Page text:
Discussions focused on the Slow Food communities as a response to the challenges of the future
Between June 13 and 16, 2019, the picturesque Tuscan town of Chiusi welcomed 96 Slow Food representatives from 32 countries for the annual meeting of the Slow Food International Council, which gathers annually to set the direction for the association’s work over the next 12 months.
The focus of the debate during the meeting was the Slow Food communities, which have been identified as the most effective way to help change the food system from the ground up, starting with our own everyday food.
The community will become the main form of aggregation for Slow Food within its global organizational structure, as decided at the last International Congress, held in Chengdu, China, in autumn 2017.
Slow Food communities are formed to achieve a specific objective (like the planting of a food garden) connected to Slow Food’s general aims and to work in a specific area, in dialog with the rest of the local network. They also commit to making the international network stronger. This new organizational model is open, inclusive and deeply rooted at a local level, while still sharing international objectives like fighting food waste, overcoming inequalities, protecting biodiversity and combatting climate change, to name just a few.
The term “community” is not new to Slow Food. It officially entered our vocabulary in 2004 when we held the first Terra Madre gathering of food communities. Slow Food communities are made up of a group of people who share the values of the international movement, starting with its core belief: that everyone has the right to good, clean and fair food and that Slow Food will not give up the fight until every last person on this planet has access to it. A community is started with a founding declaration, in which the members state their adhesion to the ideals of Slow Food, the commitment and the objective that the community has set itself in order to promote the shared vision in their own local area and context and the contribution that the community will make to supporting the international network’s strategic projects (Presidia, Ark of Taste, food gardens, campaigns).
“For us, at the heart of the idea of community is the common good, linked to food, the environment, social relationships and spirituality,” said Carlo Petrini, Slow Food’s president, speaking in Chiusi. “We have much work to do to create a myriad of Slow Food communities around the world, but we are starting from the networks that are already active within the movement and from existing projects: the Ark of Taste and the Presidia, the Cooks’ Alliance, the Earth Markets, the food gardens. With them we will try to overcome the challenges that await us, namely the climate emergency and the collapse of ecosystems.”
Petrini’s ambition is in the process of being realized, with 80 Slow Food communities already created in the first half of 2019, everywhere from Russia to South Africa, Ecuador to Canada.
Examples of communities around the world include Italy’s Vesuvian Shared Garden Community, which as well as growing food in Cercola, close to Naples, is also strengthening social bonds and encouraging the inclusion of children, people with disabilities and other vulnerable members of society. Also in Italy, the Mirafood Community was started in Mirafiori, a suburb of Turin, rich in green spaces and food gardens. The community’s activities are focused on the fight against food waste, preserving the memory of culinary traditions, urban food growing and involving immigrant communities.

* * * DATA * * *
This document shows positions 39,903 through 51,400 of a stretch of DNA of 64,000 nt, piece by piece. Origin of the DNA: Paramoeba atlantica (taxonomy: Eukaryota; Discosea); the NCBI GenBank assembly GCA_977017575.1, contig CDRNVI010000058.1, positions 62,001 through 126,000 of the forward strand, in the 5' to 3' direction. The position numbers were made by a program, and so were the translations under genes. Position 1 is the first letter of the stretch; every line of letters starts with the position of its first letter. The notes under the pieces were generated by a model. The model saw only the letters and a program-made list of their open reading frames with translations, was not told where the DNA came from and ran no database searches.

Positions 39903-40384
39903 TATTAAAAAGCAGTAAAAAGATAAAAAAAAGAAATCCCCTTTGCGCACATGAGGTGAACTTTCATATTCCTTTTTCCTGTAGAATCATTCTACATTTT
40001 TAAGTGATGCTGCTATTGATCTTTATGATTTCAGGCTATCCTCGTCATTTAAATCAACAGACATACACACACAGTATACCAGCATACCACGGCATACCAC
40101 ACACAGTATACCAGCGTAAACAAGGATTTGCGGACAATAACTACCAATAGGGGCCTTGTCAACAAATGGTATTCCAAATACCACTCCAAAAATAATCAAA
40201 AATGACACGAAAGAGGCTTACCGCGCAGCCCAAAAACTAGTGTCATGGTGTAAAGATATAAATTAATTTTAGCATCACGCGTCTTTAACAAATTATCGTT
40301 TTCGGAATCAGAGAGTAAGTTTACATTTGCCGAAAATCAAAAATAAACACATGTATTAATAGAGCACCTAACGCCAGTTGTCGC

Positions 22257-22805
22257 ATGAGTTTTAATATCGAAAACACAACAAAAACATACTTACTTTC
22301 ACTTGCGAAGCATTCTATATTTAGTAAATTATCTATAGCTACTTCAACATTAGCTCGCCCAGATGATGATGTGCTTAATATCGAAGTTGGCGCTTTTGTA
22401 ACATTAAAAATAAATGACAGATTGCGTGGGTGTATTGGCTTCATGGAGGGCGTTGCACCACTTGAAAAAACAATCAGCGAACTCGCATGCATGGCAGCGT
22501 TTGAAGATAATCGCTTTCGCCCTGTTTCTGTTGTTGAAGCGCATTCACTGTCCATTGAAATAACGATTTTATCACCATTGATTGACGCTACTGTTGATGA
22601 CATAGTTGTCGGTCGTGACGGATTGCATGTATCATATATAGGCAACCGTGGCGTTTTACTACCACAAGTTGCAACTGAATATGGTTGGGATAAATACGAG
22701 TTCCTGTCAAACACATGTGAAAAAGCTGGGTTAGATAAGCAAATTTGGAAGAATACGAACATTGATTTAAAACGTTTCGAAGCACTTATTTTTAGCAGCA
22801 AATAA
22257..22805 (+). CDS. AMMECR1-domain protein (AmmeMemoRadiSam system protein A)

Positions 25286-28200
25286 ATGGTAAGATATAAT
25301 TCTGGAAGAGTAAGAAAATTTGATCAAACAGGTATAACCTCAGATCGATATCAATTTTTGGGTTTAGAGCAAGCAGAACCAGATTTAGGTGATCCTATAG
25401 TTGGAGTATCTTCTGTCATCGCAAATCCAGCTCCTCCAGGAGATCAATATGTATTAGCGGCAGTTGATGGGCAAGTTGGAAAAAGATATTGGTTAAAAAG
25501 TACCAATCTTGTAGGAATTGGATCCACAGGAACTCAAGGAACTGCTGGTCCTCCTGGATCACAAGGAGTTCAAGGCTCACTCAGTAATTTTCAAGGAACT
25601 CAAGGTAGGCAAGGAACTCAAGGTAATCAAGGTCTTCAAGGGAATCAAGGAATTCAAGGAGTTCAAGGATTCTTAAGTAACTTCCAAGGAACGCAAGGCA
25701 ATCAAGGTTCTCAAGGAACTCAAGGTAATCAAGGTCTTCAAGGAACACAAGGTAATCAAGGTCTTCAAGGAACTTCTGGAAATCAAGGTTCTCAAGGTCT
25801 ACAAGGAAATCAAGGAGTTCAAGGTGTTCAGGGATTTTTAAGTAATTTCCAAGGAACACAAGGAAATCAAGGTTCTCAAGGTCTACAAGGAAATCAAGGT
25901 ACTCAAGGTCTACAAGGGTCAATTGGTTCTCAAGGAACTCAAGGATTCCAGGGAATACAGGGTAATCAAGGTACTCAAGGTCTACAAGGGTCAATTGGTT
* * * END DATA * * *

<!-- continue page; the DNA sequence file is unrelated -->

Changing continents, we arrive in Colombia, home to the Bocachica Community, which unites around a hundred fishers, cooks, local producers and consumers. Together they organize meetings, cooking workshops and other events to raise awareness about the wealth of marine resources and most importantly the need to protect the Caribbean’s ecosystems.
In the Philippines, we find the 138 members of the Pasil/Kalinga Community, the country’s first indigenous community, which is working to defend and preserve traditional seeds and to cultivate different rice varieties grown at high altitudes.
Promoting local gastronomic wealth, protecting biodiversity and encouraging sustainable tourism are the values that underpin the creation of the Viscri Community in Romania. The community members are working on mapping traditional foods and supporting and promoting projects that can bring new life to the local area.
In South Africa, within the 10,000 Gardens in Africa project, the Vhembe Community involves hundreds of people in tending local food gardens. The community’s objectives also include creating banks for collecting and protecting local seeds.
Carlo Petrini concluded: “The process that began in Chengdu in autumn 2017 is just the latest stage of a much longer journey, which started in the middle of the 1990s in Italy before spreading to 160 countries around the world. Today we are in Chiusi, but we are already looking forward to October 2020 when we will have a new edition of Terra Madre in Turin, which will also host the next Slow Food International Congress. It will be the most open congress ever, an opportunity to together write the future of Slow Food and hand the reins over to a new generation of leaders. They will have the great responsibility of guiding the movement over the next ten years, when much of the future of humanity will be decided.”
The Slow Food International Council meeting was made possible thanks to support from the Municipality of Chiusi and the Centro Commerciale Naturale Chiusi Città and the collaboration of the Slow Food Montepulciano Chiusi Convivium and local food producers and cultural institutions.
Updates on the conclusions of the International Council meeting can be found on www.slowfood.com